Sanders sworn in at York

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State Sen. James Sanders Jr. (front r.) places his hand on a Bible held by his father, James Sanders, as Senate Democratic Conference Leader Andrea Stewart-Cousins (front l.) performs a ceremonial swearing in. Photo by Christina Santucci
Assemblywoman Michelle Titus gives her remarks. Photo by Christina Santucci
State Sen. James Sanders Jr. speaks about economic power. Photo by Christina Santucci
Assemblyman David Weprin (l.) shakes hands with Manhattan Borough President Scott Stringer. Photo by Christina Santucci
Former city Councilman Archie Spigner addresses the crowd. Photo by Christina Santucci
State Sen. Malcolm Smith speaks about his new Senate colleague. Photo by Christina Santucci
State Sen. James Sanders Jr. (r.) hugs Senate Democratic Conference Leader Andrea Stewart-Cousins. Photo by Christina Santucci
State Sen. James Sanders Jr. (l.) is joined by Assemblywoman Vivian Cook, Assemblyman David Weprin (third l.), Joan Flowers and Neville Flowers. Photo by Christina Santucci

State Sen. James Sanders (D-Jamaica), fresh off his first few days in Albany, celebrated his inauguration with a ceremonial swearing-in at York College last week.

Sanders was officially sworn in Jan. 9 and spent the first two days last week in session in Albany, where he voted to pass the state’s new assault weapons ban.

He returned to his district Jan. 20 for a ceremony in the atrium at York where he was joined by his friends, family, constituents and colleagues in government.

“My friends, never have so few owed so much to so many,” Sanders said. “I am perhaps the most blessed of men.”

Donovan Richards, who served as Sanders’ chief of staff and is running to fill his vacant seat in the Council, recalled a story about how his boss one time told him to hang some curtains in their office. Richards said he did not know how to hang curtains, and Sanders told him there is only one way to learn.

“But that speaks of the character of him. Instead of him pointing me in a direction to directly do it, he said ‘You gotta try. If you don’t try, how do you know you can’t accomplish it or you can accomplish it?’” Richards said. “That’s the sort of man you’re getting in the state Senate.”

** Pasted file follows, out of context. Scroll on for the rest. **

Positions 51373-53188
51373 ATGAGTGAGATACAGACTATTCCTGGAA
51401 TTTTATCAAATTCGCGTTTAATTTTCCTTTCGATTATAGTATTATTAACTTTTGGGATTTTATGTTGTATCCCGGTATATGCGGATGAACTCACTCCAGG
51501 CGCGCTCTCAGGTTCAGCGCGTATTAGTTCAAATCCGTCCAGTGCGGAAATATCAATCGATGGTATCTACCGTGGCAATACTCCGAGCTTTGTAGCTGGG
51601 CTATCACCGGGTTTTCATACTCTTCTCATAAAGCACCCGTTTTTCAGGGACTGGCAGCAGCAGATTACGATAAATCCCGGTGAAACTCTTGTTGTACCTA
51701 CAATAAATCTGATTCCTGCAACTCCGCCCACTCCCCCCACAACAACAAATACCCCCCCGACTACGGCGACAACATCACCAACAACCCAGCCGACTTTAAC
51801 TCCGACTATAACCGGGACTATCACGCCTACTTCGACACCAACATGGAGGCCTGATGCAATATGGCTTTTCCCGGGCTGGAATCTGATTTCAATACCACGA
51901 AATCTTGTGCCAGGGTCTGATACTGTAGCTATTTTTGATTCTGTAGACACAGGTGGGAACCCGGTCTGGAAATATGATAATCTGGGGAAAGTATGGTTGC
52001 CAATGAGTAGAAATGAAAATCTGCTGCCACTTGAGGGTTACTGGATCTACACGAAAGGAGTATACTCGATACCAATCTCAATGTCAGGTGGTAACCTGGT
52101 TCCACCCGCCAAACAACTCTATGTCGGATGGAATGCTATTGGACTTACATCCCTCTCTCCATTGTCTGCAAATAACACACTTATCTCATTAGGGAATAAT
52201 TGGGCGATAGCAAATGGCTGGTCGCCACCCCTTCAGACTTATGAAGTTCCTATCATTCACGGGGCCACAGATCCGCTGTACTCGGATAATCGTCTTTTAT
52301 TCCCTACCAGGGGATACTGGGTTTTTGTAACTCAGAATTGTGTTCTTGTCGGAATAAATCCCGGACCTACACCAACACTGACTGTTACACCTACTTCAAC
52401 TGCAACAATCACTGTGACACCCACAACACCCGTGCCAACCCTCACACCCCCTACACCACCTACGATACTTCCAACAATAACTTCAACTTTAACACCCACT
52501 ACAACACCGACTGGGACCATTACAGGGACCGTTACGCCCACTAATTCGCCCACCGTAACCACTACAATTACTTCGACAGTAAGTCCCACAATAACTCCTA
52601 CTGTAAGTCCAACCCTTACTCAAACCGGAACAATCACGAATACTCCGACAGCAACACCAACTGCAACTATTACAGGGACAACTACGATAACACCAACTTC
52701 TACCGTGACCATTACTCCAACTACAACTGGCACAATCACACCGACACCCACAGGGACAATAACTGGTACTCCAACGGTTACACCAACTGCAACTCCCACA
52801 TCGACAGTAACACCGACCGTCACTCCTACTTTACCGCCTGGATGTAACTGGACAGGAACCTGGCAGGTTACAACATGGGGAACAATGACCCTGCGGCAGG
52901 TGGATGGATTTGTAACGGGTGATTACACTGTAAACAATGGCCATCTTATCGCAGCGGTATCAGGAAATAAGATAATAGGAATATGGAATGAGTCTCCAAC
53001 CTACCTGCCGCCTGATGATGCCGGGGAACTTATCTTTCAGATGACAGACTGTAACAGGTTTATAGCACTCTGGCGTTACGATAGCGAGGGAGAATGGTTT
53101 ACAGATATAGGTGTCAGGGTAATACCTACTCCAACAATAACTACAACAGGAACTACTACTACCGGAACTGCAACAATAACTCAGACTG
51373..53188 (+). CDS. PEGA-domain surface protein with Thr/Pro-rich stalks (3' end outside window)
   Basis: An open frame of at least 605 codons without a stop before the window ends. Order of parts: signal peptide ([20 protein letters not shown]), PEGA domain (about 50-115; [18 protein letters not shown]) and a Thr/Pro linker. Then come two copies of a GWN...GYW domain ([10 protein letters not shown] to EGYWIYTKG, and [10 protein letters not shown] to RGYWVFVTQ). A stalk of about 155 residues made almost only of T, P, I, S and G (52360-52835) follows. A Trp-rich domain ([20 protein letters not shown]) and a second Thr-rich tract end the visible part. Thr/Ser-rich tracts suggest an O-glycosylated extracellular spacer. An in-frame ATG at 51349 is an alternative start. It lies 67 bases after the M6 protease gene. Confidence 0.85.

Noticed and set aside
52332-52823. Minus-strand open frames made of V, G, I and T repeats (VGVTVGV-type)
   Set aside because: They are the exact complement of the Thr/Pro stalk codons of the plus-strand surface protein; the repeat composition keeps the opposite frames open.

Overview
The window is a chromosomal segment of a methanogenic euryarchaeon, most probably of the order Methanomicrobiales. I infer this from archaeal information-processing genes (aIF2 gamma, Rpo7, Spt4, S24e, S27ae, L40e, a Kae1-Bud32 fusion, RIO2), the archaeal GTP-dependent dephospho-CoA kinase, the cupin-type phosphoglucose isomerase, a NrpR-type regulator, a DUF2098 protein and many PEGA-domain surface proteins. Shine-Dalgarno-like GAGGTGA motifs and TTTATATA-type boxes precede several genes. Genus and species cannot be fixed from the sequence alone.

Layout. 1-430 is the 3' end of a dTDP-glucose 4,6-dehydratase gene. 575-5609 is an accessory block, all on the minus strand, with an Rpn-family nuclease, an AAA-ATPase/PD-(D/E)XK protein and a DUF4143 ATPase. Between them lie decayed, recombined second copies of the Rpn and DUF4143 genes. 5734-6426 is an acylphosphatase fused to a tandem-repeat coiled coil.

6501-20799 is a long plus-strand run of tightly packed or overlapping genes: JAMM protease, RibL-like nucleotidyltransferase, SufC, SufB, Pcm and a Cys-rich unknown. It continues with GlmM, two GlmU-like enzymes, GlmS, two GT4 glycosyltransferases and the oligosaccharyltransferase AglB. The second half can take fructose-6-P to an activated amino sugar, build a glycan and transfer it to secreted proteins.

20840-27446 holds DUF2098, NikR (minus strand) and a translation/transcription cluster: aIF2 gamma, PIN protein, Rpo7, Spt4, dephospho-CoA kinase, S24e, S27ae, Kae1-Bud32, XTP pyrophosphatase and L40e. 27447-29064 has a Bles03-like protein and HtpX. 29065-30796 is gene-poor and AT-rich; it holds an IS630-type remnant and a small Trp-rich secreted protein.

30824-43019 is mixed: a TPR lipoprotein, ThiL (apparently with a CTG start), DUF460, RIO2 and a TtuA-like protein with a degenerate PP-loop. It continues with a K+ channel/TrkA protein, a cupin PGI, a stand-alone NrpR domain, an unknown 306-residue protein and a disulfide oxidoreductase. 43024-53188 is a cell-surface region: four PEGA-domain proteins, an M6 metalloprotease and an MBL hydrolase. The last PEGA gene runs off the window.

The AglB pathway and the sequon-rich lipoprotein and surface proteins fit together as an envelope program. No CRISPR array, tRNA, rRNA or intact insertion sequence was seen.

Sanders served 11 years in the City Council representing Far Rockaway, Rosedale, Laurelton and Springfield Gardens before being elected to the Senate in November. As part of his campaign strategy, he made an aggressive play to court voters in the diverse South Asian neighborhoods of Richmond Hill and South Ozone Park.

“Queens is the most diverse county in the United States. We’ve got a little bit of everybody in Queens,” he said. “And it was a rainbow coalition that came together that decided that we need a new day in our district.”

Facing term limits, Sanders challenged former Sen. Shirley Huntley, who just days before the September primary was indicted by the state attorney general on obstruction charges.

At the swearing-in, Sanders asked the gathered crowd to take a silent moment of prayer for Huntley’s daughter, who was having health problems.

Joining the new senator were his colleagues in the state Legislature, Sen. Malcolm Smith (D-St. Albans) and state Assemblyman David Weprin (D-Little Neck); Councilmen Ruben Wills (D-Jamaica) and Mark Weprin (D-Oakland Gardens); and Democratic Conference Leader Sen. Andrea Stewart Cousins (D-Yonkers), who administered the oath.

Sanders said he continued to live by the lessons he learned in church and through the struggles of his parents, and then invited his guests to “break bread” with him.

“My roots are Southern,” he said. “We don’t do a meal where you have to go and get a meal. We don’t do finger food. We do two handful food.”

Reach reporter Rich Bockmann by e-mail at or by phone at 718-260-4574.

Posted 12:00 am, January 28, 2013
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